Today, piña embroidery is dwindling, making it more of a rarity. Polyester and synthetic fabrics are now also used as a base because they are much easier to embroider on and are the least expensive. It is also now common to mix different fabrics together for personal preference and to conserve costs and minimize labor. The different types of piña used today are:

 Pure Piña – These are woven of piña fibers. The warp (the lengthwise fibers that start the actual process) and weft (the fibers that interlace the warp) are both made of piña fibers.

 Piña Silk – a combination weave of piña and silk yarn

 Piña Jusi – The original jusi fabric was made of banana leaf fibers, but the mechanically woven silks from China became the fabrics of choice in 1960. Piña jusi is a blend of pineapple and raw silk fibers. Dyed jusi thread are sometimes present in the fabric.

Unfortunately, piña weaving and Burdang Taal is becoming a “dying” industry because acquiring the thread is not easy, synthetic fibers are cheaper and machine-produced fabric with modern styles have dominated the market. Also, the younger generation is not interested in learning weaving and embroidery, when there are more exciting economic opportunities in the big cities or abroad to secure their futures. However, efforts such as private workshops and business ventures are being established in Taal and other provinces to sustain the industry and help it flourish.

When in Taal, we encourage people to buy the beautiful embroidered pieces to help keep the industry alive and healthy. The annual El Pasubat Festival in April is a great way to learn more about this beloved native tradition. Check out the Burdang Taal Habing Pilipino Fashion Show (Oct. 2012): click to view


In 1975, President Ferdinand E. Marcos issued a decree proclaiming Barong Tagalog Week (June 5 – 11) and designated the Barong Tagalog as “the national attire.” The presidential act was meant to focus nation-wide attention on the national dress to wider use and enhance its export potential. Many of the barongs and ternos of the Marcoses were embroidered in Taal.

More History on the origins of Taal embroidery:

In 1900, the Taft Commission identified embroidery as one of the possible exports of the Philippines to the United States. Filipino girls trained in Spanish convents were known for delicate and dainty stitchery. However, they were not trained in creating marketable products. In 1912, the Bureau of Education opened up a School of Household Industries in Manila. Arsenia Barrion Ocampo, a Taaleno, was one of the ladies sent to study there, learning fine embroidery by hand and machine. Her name became synonymous with embroidery for she was the best at her craft. In Taal, she established a “casa” from which thousands of baby dresses were issued. She was instrumental in the economic uplift in Taal. Arsenia Ocampo was given the Panday Pira Award for “Pioneering in Embroidery for Export”.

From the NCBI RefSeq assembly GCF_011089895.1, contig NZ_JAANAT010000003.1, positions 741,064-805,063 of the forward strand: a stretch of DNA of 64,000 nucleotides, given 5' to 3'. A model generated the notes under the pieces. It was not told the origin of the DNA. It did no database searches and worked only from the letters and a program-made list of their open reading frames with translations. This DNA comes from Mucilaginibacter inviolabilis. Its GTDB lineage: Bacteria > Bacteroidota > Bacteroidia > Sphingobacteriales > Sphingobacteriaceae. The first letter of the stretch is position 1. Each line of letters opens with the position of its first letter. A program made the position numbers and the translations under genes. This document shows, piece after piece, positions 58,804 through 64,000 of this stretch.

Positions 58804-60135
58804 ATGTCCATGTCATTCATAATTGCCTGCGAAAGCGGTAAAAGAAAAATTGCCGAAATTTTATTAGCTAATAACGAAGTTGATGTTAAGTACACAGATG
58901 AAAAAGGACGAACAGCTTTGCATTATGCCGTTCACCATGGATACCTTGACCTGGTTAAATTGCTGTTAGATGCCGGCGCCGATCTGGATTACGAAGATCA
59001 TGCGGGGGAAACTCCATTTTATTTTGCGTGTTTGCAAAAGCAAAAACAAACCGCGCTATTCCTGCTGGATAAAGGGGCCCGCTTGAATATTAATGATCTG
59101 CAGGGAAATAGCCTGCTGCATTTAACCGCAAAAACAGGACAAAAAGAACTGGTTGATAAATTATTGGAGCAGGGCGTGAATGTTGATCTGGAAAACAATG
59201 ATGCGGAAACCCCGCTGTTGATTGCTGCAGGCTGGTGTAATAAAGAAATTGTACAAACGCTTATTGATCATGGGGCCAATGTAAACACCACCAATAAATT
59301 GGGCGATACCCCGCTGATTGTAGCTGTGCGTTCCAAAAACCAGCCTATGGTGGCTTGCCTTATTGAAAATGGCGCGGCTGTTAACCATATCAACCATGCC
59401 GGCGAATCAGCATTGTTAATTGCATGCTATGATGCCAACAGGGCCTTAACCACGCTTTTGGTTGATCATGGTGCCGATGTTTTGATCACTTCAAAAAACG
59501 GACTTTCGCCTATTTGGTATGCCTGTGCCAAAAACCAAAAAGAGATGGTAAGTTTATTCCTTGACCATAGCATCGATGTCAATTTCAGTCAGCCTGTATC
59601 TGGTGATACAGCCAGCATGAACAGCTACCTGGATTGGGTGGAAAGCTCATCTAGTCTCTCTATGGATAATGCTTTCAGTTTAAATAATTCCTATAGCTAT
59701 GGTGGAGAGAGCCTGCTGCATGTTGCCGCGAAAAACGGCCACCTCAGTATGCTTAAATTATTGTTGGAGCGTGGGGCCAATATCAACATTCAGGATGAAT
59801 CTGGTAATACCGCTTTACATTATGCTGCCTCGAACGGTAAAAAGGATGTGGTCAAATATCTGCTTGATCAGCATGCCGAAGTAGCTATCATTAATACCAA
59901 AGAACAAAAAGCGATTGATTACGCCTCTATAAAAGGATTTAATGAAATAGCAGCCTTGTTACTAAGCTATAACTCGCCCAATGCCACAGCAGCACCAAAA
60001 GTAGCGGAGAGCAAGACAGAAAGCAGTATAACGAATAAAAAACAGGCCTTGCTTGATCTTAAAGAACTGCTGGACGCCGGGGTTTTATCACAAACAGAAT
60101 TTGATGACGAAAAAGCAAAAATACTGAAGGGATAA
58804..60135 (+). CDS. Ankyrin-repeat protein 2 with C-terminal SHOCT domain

When the American colonial government developed a number of provincial centers simultaneously, Batangas stood out in the identifiable features of relief embroidery. Relief embroidery of floral leaves, grapes, and vases combined with drawn thread work was achieved by padding satin stitches. Batangas embroidery became known as burdang Taal, as Taal was the central industry, for manufacturing and marketing. In 1960, machine-embroidery became popular and overtook hand-embroidery in sales.

(References: Piña by Lourdes Montinola; Batangas Forged in Fire by Ayala Foundation Inc.; TAAL by Paulina Gahol Orlina; Kwentong Bayan-A Story of a Town and its People by Ria Benedicto Villavicencio)